COLUMBUS (WCMH) — Ohio Representative Janine Boyd (D) from Cleveland Heights, Ohio, along with House Democrat lawmakers, are asking for the use of tear gas to be banned by all county, municipal, and township police departments.
The representatives sent a letter to Governor Mike DeWine urging action from him on this matter.
The letter stated in part:
“Over the past few weeks we have seen peaceful protesters being subjected to militant police violence via rubber bullets, baton beatings, and tear gassing mass gatherings of peaceful protesters. This isn’t the 1960’s or a war-torn country. This is 2020 in the United States of America. This is Ohio.”
Representative Boyd said she is also worried about the repercussions of using tear gas on public health, especially with a pandemic posing a danger to Ohioans.
“When tear gas, or pepper spray was used, what do they do? They remove their mask to cough, to cough, their vision was obstructed, because that stuff gets in your eyes,” said Rep. Boyd. “They can’t see, they’re reaching for people, they’re rubbing their eyes, they’re doing all the things we say don’t do.”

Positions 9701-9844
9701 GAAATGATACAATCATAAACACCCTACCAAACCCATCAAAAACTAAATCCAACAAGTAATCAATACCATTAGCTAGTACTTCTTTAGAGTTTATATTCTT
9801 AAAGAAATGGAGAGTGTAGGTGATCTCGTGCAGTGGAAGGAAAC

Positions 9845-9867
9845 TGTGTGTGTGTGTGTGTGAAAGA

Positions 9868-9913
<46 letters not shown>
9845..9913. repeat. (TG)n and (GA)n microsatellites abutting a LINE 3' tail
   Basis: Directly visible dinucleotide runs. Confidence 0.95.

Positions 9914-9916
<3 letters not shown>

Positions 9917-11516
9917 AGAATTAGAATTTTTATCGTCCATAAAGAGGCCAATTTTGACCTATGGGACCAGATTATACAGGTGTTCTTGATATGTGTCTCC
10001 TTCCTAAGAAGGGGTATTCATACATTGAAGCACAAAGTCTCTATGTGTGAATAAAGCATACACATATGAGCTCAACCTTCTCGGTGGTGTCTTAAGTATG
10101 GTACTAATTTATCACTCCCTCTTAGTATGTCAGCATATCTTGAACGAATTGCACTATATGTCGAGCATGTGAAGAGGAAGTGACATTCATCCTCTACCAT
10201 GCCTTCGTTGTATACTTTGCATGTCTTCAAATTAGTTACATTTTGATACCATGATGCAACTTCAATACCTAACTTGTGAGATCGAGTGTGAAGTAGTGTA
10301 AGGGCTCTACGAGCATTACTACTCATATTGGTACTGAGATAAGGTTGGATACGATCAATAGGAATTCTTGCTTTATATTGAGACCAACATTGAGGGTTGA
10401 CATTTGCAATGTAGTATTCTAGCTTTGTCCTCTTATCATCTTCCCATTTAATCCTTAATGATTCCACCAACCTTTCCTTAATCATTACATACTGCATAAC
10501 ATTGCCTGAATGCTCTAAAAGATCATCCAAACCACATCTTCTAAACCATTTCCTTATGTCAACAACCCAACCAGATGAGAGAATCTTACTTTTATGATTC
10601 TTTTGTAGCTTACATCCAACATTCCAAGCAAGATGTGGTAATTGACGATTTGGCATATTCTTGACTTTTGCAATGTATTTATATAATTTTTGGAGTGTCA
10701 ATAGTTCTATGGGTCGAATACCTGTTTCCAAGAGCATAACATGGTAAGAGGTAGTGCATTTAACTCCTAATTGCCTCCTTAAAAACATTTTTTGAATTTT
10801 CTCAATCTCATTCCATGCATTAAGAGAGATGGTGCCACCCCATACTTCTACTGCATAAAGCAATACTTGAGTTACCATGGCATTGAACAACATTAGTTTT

Governor DeWine’s office did not respond to a request by NBC4 for a comment regarding the letter, but, on Tuesday, he asked the Ohio Collaborative Community-Police Advisory Board to begin developing uniform minimum standards related to mass protests. He said peaceful protesters and community members deserve to feel safe, and authorities won’t be giving a free pass to those who act out.
“Let me be clear: When protests morph from peaceful to violent, law enforcement must be empowered to act,” said Governor DeWine during his Tuesday briefing.
The Fraternal Order of Police of Ohio responded to these calls saying in a statement:
“…it is the position of the Fraternal Order of Police of Ohio that chemical sprays such as Oleoresin Capsicum (OC) or 2-chlorobenzalmalononitrile (CS) are safe and effective crowd control measures that prevent law enforcement from using other compliance measures that risk significant harm to both citizens and law enforcement. Chemical sprays such as OC and CS work causing minor irritation to the area of contact (for example, eyes, skin, nose). The effects of exposure are usually short-lived (15–30 minutes) after the person has been removed from the source. Treatment generally consists of exposure to fresh air or rinsing the affected area with water. Chemical sprays such as OC and CS were introduced to law enforcement to reduce the use of intermediate weapons and other
uses of force. By eliminating these tools risk of harm to citizens and law enforcement likely will increase.”